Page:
The World Around You

'Show me your friends and I'll show you who you are' A classic proverb that has been sung through the ages on repeat. How does it hold up in 2024? I am a big fan of statistics, especially books that use statistics to debunk social norms. The author, Malcolm Gladwell, writer of infamous books like Outliers & Blink, is such an artiste in this niche of writing. More on him later. We are a sum of the 5 people we spend most time with. We often hear people say - 'If 5 of your friends are millionaires, you are the sixth. If 5 of your friends are drug addicts, you are the sixth' - and other stories. We can do it practically. Who do you spend most time with? If it's your colleagues, and they prefer coffee over clubbing, chances are you are the next person to join their coffee cult. Are they fitness gurus who love hitting the gym? Slowly, you will be inculcated into the gospel of weight lifting or cardio. Amongst other nuances that make the list too long, our immediate surroundings affect our world view and even some of our behaviors. Let us get back to Malcolm Gladwell and take an example from his book, 'What The Dog Saw'. This book offers insights on the variety of perspectives. What works and what doesn't work. Can an advantage be a disadvantage and vice versa? It also speaks on how surroundings affect the status of individuals. From school classrooms to your local neighborhood. For this topic, I need you to keep an open mind. How well you maintain your surroundings tells a lot about you as an individual. Are you obsessed with keeping your room clean and spotless? Your are probably a control freak, a perfectionist or you value your hygiene and orderliness. What about a room with clothes on the ceiling and plates under the bed? Probably a person who can't manage himself/herself, are care-free or too dis-organized to find time to clean your room. It could mean a plethora of things. Let's have a look at crime-infested neighborhoods. Your next door neighbor is a drug dealer. His kids are corner boys who peddle the parent's product. The house across the street has had multiple gender based violence accusations. On top of that, you can't go a week without hearing multiple gunshots. And you, the new people on the block are a tight knit family with a good upbringing. In fact the only gun you ever saw was in the movies. Let's call this neighbor Componia. On the other end of the map, you have Suburbia. Gated community, green lawns with short, well-kempt grass. Butter-smooth roads with kids riding bikes all day long. The only guns around are with the security guards at the main gate. The cheapest car in Suburbia costs more than a middle class house. However, you, the new neighbors, are a dysfunctional family. Mother and father can't get along, constantly fighting, with 3 kids who worry their parents might abandon them. All of you living off an inheritance. You have 2 situations, a good family in a bad neighborhood (Componia) and a bad family in a good neighborhood (Suburbia). Which family would you rather be? With the knowledge of how your surroundings influence an individual, we can do some analysis. The kids from the family in Componia may have a good upbringing, however, they spend at least 10 hours a day with crime riddled children. Children who have known murder to be the order of the day and drug dealing to be the only method of survival. Over time the influence from their friends far outweighs the influence of the family as a result of more time being spent with unruly agemates. The kids from Suburbia might be afraid of going back home at the end of the day just to get a tongue lashing from the parents or to bear witness to their parents being at each others necks. However, since they are in a good neighborhood, the next door neighbor, who on occasion hears the cries of the children in the dark of night offers a place of solace. Now the 3 children know of a place with warmth that they can run to whenever and be greeted with open arms. Unlike Componia where the only way to survive was crime, Suburbia offers alternative avenues like caring neighbors to walk with the individuals of the story. I am not advocating for families to be dysfunctional or to live in crime-ridden neighborhoods. We should strive to provide not only our families, but also our colleagues, employees and partners with a conducive enough environment to be perform at their very best. However, I am a realist, not an idealist. It is humanly impossible to achieve perfection. With the knowledge of the effects of a person's surroundings, we may not be necessarily be the easiest people to work with but a good office, a good home, a good neighborhood, a good school offsets our deficiencies. So to answer the question: Which is better: a bad family in a good neighborhood or a good family in a bad neighborhood? It is often said that it takes a village to raise a man/woman. It is the combined effort of a community to bring up responsible individuals. One family cannot do it alone With this, I'll leave you to do your fair share of the research. Call it a food for thought until the next topic.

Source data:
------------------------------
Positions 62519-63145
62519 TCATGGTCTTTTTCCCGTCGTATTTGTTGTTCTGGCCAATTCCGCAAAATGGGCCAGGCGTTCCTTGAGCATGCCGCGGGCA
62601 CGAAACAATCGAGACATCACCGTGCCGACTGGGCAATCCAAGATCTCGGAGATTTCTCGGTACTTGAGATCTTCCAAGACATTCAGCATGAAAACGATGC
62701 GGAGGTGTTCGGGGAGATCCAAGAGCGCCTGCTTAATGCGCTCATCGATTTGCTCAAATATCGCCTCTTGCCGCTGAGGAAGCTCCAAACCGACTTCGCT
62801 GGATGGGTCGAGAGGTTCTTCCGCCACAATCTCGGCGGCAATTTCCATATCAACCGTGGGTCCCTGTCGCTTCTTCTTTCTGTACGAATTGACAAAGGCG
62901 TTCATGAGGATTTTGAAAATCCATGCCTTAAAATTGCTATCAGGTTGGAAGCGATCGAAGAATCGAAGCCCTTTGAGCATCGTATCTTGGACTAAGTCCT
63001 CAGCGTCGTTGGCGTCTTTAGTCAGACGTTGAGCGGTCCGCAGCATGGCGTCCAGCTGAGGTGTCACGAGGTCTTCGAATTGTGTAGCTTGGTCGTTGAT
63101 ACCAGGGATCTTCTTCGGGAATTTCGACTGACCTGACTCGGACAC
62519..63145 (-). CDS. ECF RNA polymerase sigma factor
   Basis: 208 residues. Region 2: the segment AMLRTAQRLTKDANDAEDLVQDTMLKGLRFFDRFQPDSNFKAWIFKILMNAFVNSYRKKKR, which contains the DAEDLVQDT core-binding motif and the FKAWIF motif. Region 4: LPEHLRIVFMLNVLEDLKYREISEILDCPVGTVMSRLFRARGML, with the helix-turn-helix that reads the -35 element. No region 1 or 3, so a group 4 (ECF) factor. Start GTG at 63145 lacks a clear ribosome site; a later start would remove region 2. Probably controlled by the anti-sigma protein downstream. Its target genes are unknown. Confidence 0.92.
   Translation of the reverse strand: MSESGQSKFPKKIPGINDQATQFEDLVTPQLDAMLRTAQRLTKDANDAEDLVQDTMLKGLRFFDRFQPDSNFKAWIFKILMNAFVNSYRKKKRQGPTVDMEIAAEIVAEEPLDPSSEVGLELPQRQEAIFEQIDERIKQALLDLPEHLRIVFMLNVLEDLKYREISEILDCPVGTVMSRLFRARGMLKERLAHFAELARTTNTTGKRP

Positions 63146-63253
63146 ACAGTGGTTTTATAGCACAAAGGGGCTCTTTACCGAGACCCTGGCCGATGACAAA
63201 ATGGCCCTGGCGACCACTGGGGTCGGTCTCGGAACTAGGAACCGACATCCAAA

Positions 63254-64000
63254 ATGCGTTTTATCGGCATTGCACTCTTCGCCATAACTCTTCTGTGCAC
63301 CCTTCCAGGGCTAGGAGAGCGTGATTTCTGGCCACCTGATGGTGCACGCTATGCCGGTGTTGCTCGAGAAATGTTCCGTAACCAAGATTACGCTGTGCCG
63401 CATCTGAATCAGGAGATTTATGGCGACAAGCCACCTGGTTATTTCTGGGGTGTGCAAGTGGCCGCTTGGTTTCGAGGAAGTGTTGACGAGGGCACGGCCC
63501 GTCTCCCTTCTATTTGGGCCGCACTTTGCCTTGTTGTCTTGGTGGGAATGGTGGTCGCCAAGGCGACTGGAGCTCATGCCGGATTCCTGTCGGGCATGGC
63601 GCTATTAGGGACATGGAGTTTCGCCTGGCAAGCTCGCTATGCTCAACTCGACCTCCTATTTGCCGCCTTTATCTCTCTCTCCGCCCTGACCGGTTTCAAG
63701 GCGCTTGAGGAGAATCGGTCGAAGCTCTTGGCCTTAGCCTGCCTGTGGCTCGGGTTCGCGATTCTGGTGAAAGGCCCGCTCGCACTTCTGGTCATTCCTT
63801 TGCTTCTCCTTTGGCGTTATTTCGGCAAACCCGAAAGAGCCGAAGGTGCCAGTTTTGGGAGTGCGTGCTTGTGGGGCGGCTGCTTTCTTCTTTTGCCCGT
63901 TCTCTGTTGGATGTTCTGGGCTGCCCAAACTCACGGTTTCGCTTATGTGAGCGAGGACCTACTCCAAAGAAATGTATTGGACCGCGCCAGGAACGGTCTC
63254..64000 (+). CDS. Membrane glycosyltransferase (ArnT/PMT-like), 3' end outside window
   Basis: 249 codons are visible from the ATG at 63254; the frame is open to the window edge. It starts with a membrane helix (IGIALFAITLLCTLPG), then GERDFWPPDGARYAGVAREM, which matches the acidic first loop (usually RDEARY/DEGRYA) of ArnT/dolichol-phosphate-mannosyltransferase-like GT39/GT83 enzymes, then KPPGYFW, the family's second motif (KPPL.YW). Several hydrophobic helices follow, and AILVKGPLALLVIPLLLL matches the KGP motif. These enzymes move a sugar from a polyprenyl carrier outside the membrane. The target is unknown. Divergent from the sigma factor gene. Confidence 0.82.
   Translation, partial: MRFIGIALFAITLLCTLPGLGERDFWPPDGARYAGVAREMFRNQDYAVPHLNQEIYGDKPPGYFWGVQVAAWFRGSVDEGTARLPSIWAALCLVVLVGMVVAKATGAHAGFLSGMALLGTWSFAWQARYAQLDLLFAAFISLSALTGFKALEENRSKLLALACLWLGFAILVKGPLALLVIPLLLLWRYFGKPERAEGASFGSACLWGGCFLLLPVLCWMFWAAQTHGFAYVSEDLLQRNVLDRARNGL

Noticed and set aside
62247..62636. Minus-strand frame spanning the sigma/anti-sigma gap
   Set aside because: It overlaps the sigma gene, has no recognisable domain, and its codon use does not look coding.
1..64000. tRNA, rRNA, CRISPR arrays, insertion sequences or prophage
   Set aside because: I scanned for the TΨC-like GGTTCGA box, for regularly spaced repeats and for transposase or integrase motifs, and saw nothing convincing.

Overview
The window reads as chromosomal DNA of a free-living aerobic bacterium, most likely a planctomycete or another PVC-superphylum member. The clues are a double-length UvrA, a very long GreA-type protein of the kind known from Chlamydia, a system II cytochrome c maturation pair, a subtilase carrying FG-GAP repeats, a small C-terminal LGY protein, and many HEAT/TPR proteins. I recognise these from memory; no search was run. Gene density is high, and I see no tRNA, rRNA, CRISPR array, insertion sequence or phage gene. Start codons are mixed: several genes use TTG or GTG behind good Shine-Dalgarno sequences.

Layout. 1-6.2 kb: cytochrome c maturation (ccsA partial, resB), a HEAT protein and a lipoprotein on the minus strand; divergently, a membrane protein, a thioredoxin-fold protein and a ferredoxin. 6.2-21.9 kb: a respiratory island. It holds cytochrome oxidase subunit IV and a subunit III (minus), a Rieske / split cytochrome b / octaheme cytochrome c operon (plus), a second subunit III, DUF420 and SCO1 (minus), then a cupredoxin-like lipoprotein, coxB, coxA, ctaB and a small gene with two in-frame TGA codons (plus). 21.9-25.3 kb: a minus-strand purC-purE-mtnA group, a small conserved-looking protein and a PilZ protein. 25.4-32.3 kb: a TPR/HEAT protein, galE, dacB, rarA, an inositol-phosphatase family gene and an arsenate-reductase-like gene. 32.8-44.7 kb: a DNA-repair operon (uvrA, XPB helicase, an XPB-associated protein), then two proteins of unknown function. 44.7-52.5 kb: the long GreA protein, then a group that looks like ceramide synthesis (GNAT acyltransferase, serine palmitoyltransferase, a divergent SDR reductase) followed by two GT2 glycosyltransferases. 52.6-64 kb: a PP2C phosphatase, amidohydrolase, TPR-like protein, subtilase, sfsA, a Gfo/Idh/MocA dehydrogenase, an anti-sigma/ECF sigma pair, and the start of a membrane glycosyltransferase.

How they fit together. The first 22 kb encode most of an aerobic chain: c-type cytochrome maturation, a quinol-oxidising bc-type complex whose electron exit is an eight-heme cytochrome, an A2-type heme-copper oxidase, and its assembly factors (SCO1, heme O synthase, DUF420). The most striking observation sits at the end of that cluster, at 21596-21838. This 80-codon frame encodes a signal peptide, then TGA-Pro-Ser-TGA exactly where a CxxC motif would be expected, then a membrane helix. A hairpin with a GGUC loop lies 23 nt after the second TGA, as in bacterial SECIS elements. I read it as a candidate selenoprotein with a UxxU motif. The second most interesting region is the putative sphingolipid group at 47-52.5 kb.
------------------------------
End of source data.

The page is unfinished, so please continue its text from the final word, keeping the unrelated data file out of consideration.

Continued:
Flake

snowflakeske@gmail.com

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